Recipe Testing – Chocolate Potato Cake

As you know I have been doing some recipe testing in preparation for the business launch next month. I want to explore the rest of the world and it’s cakes and I thought a good place to start was at home i.e. Ireland! I found a great book of traditional Irish baking when I was trawling the internet (mentioned in my bookshelf post here), Maura Laverty’s Traditional Irish Cookbook, Bread & Cakes. It is a treasure trove of great Irish cakes and one in particular, the Chocolate Potato Cake.

I had found a recipe for this online and tried it about a month ago but it was  pretty tasteless, not much of a chocolate taste to it at all so I was looking for a better version. Maura Laverty’s recipe called for 8 tablespoons of grated chocolate (don’t get me started on grating chocolate, life’s too short both for the explanation and the grating!) which worked out to be 38g. That’s not going to add any taste to a supposed chocolate cake so I upped this to 60g. I did grate the chocolate this time, always best to follow the recipe the first time and then tweak it. As well as upping the chocolate I added 40g of cocoa powder, the combination of both make sure that chocolate is the star of the cake.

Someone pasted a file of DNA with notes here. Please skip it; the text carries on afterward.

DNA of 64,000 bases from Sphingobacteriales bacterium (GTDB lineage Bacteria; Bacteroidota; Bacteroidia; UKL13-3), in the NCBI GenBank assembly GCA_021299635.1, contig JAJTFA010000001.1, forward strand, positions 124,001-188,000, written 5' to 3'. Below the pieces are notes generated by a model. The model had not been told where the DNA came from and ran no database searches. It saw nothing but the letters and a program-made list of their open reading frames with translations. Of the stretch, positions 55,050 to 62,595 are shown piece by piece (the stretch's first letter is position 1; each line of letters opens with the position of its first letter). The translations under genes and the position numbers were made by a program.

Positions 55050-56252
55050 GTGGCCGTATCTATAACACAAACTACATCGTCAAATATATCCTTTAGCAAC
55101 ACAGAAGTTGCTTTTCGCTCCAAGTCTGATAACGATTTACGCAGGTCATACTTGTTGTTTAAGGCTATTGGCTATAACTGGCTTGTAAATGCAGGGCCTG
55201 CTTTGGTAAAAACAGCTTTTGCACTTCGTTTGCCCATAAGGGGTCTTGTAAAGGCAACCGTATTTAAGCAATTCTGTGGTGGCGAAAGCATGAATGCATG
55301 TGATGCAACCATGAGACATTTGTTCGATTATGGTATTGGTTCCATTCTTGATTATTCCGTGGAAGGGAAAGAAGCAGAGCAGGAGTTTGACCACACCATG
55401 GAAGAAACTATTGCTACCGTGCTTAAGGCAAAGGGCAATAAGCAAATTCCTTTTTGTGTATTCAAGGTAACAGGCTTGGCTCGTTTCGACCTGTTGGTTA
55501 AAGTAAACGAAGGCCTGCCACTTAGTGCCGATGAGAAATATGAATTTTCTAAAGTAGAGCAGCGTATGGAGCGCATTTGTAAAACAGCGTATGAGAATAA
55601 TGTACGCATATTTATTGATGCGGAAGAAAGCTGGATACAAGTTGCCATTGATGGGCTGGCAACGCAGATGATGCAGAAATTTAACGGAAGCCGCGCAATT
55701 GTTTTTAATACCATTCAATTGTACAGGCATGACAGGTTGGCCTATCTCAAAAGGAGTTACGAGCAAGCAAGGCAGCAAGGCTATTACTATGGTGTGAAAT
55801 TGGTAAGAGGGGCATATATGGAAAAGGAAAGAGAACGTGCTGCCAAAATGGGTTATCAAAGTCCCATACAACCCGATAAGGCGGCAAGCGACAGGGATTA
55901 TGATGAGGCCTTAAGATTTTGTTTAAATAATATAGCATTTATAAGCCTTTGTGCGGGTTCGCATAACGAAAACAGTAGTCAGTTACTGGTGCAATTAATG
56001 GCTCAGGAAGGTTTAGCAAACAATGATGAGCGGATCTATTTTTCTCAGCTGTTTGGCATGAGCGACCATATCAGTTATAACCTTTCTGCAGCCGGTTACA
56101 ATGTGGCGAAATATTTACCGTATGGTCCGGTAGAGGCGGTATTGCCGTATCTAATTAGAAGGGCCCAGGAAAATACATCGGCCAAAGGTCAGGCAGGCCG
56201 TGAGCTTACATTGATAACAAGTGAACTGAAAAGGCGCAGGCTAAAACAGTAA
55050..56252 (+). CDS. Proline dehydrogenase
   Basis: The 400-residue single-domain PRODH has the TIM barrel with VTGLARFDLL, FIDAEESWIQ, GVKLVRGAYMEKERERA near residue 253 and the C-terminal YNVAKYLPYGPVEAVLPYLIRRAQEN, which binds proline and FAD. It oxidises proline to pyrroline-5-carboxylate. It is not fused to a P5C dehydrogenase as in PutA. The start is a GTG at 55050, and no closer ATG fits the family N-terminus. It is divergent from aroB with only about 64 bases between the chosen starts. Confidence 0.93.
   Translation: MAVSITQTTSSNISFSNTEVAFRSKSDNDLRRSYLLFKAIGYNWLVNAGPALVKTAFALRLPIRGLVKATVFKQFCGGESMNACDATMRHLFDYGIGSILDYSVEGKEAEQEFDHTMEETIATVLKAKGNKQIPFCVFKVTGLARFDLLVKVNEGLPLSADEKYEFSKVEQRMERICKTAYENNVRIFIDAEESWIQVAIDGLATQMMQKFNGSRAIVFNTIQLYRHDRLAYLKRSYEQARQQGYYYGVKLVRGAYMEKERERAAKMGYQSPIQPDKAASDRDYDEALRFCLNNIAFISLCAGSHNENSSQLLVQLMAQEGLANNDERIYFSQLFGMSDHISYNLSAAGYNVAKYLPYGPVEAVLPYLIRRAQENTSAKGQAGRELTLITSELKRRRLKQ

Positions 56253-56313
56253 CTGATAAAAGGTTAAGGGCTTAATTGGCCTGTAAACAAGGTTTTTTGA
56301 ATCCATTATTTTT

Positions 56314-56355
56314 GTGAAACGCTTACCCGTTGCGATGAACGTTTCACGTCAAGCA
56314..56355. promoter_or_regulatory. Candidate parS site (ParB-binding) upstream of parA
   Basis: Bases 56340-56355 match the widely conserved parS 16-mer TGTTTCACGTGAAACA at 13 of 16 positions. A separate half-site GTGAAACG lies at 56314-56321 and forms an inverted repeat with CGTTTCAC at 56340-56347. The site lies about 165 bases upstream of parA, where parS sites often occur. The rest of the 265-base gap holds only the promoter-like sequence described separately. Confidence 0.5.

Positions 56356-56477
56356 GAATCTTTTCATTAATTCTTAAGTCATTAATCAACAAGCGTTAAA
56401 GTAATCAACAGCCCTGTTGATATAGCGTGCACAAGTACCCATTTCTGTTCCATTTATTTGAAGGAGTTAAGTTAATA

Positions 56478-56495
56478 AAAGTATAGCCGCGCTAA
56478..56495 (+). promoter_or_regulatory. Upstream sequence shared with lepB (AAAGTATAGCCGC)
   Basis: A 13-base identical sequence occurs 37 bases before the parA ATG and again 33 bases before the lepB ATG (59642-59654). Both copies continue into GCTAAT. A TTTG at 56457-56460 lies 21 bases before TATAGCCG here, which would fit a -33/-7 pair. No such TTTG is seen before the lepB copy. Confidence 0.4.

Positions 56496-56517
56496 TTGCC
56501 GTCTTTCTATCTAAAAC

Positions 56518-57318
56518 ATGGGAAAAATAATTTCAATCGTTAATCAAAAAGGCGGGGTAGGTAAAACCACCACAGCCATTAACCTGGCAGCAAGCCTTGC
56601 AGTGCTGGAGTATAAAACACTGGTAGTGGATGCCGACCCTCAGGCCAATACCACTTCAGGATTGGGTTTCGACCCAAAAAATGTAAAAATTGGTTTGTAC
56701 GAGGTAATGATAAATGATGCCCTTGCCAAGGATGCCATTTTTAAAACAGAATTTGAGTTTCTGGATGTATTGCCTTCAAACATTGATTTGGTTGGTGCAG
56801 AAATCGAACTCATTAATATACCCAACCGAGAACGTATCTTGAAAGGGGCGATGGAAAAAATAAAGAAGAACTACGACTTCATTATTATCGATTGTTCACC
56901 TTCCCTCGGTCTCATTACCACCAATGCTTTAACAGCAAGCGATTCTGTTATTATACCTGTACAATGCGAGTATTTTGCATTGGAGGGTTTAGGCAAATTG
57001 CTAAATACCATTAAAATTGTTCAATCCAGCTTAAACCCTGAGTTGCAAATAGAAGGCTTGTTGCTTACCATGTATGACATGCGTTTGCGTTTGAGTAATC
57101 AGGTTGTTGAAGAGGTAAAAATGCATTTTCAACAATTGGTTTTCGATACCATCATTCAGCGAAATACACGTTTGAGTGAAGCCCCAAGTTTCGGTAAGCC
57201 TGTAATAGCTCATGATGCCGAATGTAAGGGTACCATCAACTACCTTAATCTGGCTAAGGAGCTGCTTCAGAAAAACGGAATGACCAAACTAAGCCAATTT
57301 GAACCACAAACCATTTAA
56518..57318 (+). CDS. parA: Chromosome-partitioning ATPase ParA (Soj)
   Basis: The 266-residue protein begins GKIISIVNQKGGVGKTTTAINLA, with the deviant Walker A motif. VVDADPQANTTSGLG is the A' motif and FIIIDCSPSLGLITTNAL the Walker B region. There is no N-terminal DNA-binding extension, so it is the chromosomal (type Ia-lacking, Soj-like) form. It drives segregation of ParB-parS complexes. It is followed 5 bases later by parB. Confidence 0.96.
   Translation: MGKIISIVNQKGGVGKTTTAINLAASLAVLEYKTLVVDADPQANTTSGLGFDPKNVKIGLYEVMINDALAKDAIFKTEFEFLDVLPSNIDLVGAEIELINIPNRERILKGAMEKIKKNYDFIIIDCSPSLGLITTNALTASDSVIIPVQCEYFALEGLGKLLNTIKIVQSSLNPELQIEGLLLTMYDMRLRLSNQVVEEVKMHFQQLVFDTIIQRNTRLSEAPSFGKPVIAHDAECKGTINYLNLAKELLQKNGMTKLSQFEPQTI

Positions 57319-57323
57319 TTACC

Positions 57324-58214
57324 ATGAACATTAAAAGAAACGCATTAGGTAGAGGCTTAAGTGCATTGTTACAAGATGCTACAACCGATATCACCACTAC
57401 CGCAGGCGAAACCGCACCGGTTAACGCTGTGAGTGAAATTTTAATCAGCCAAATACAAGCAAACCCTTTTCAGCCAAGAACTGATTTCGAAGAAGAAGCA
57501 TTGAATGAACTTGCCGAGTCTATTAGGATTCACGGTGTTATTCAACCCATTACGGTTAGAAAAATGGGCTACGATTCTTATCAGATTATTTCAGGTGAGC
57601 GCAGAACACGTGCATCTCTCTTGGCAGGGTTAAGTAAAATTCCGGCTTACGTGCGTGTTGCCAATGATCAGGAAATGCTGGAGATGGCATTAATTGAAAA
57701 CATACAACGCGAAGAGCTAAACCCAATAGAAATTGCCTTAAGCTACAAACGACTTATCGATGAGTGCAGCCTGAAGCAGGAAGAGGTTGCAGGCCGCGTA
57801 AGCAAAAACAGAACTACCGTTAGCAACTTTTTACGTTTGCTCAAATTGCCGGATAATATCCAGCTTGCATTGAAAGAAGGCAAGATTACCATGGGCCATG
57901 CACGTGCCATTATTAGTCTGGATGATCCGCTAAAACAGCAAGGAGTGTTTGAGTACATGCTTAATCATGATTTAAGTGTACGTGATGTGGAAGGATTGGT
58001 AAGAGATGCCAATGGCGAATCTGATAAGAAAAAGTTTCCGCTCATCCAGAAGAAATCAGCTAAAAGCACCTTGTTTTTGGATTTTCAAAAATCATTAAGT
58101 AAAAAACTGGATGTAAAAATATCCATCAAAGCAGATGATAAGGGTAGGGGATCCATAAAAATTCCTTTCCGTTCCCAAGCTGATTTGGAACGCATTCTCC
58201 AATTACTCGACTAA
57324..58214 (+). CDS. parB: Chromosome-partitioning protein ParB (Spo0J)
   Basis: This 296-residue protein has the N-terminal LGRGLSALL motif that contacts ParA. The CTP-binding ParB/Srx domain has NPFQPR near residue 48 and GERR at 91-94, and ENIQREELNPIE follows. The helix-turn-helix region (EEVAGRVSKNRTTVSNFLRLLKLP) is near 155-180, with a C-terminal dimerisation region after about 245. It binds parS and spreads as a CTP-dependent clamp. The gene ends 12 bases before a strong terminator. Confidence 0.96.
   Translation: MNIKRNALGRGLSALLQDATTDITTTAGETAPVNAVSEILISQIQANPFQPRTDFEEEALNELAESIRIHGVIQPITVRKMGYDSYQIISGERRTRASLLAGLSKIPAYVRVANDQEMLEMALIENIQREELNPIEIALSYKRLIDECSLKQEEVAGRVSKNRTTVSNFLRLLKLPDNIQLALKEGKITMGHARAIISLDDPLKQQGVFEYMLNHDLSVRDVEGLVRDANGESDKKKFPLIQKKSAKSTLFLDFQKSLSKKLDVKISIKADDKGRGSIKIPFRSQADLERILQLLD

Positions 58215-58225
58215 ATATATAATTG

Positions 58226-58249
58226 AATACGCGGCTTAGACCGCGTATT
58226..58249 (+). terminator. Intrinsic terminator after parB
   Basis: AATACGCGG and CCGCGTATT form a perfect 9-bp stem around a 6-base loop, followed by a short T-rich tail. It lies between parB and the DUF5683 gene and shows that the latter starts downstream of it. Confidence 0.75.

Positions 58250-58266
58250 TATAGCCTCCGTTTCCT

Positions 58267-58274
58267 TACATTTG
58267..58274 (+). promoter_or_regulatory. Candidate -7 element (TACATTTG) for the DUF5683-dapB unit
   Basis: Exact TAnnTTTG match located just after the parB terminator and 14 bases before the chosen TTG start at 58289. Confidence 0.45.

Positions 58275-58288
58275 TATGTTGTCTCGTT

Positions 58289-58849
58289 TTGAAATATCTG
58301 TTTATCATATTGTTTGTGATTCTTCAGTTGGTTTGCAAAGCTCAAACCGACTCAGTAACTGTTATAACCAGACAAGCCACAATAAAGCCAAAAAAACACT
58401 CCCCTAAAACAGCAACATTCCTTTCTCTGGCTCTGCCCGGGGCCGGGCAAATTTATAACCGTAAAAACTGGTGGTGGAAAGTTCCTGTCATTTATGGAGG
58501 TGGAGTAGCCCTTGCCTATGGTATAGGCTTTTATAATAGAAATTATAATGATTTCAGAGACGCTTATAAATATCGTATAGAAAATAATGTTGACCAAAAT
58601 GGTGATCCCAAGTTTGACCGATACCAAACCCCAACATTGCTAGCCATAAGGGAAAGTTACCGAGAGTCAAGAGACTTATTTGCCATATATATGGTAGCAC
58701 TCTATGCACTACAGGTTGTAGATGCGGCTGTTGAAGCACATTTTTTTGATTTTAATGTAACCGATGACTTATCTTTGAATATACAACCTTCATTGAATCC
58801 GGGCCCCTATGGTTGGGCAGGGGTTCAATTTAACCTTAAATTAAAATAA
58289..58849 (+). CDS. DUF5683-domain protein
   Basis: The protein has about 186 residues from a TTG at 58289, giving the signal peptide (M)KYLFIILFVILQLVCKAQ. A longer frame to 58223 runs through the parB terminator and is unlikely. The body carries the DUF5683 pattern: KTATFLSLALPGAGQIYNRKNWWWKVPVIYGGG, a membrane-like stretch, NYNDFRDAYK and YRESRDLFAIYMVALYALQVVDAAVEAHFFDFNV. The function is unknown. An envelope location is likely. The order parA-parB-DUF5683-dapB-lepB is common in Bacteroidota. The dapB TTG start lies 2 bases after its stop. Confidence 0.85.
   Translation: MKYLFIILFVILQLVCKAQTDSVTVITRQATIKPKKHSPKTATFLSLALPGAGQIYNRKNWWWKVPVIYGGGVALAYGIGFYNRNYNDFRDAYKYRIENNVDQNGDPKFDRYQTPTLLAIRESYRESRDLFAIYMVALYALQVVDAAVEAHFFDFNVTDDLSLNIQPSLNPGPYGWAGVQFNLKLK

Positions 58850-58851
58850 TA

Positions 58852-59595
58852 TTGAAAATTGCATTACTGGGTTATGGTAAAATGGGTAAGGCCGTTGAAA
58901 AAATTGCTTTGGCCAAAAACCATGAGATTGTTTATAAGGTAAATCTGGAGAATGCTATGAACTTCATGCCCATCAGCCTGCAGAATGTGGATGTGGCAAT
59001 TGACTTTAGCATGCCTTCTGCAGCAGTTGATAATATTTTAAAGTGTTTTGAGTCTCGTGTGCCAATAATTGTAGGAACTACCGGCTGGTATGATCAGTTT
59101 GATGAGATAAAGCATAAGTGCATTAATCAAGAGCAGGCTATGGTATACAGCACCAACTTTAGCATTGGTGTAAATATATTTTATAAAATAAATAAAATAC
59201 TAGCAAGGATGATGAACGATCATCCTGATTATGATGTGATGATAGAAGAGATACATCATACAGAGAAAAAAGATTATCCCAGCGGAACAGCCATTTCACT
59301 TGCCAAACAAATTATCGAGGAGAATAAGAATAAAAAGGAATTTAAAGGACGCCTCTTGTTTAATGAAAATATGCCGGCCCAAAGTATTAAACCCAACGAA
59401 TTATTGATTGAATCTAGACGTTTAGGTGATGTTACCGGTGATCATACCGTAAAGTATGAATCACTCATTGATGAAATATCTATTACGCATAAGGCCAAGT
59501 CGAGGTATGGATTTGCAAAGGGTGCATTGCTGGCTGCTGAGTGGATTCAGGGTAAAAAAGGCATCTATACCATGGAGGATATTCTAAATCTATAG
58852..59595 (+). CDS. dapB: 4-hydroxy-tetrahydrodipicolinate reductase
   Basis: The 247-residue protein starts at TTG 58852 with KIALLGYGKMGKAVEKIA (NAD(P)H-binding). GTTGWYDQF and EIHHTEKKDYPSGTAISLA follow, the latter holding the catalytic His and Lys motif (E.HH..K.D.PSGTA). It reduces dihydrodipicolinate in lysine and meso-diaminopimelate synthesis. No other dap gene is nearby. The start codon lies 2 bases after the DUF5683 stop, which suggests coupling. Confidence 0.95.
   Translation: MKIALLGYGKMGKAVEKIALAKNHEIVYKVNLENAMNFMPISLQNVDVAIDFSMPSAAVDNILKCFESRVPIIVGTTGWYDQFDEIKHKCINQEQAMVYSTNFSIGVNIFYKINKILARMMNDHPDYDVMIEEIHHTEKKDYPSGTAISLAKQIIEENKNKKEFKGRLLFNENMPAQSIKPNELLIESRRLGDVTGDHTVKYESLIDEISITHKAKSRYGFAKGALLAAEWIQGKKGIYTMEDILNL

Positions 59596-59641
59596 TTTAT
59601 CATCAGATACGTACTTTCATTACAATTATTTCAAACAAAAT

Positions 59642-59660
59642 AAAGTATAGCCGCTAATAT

Now for the potato, potato in a cake? This makes sense in many ways, vegetables have been used in baking for years and why not the potato? Potato adds body and moistness to the cake without adding any flavour. The potatoes need to be boiled, mashed and left to cool completely before adding to the cake. On my first attempt I mashed the potatoes as I would normally, with a masher. The recipe called for them to be sieved but, in this case, I decided not to follow the recipe to the letter!  And I should have, the cake had tiny potato lumps distributed throughout which wasn’t very pleasant (although it didn’t effect the taste). I made the cake again this weekend and used my ricer, much better result so worth that extra effort.

The recipe used the creaming method to add volume. It also called for baking powder and separating the eggs and folding in the whisked egg whites at the end. This gave the cake a good rise. The baking time was 1 hr and 3/4 at 180C, this seemed a bit long so I checked it at 50 minutes and it was done in 1hr and 15mins.

Just out of the oven
Just out of the oven

The recipe book is from 1960 and assumes that you will know instinctively what size tin to use, it doesn’t give any sizes. The instruction is “turn into a greased lined tin”. I went with a 8in/20cm tin which yielded a very high cake. You could cut this in two and sandwich it with icing as well as icing the top. I left it alone and iced the top with a cream cheese icing.

The finished article
The finished article

I distributed some slices to friends for tasting, they all liked the cake (apart from the bits of potato!) although one asked about the purpose of the potato, she didn’t see what it added. I guess that is the beauty of it, it adds moistness but doesn’t interfere with the taste. The one I made last weekend turned out better, no lumps with the use of the ricer and I used a slightly bigger tin (9in/23cm) which made was the perfect size.

Resistence is futile!
Resistence is futile!
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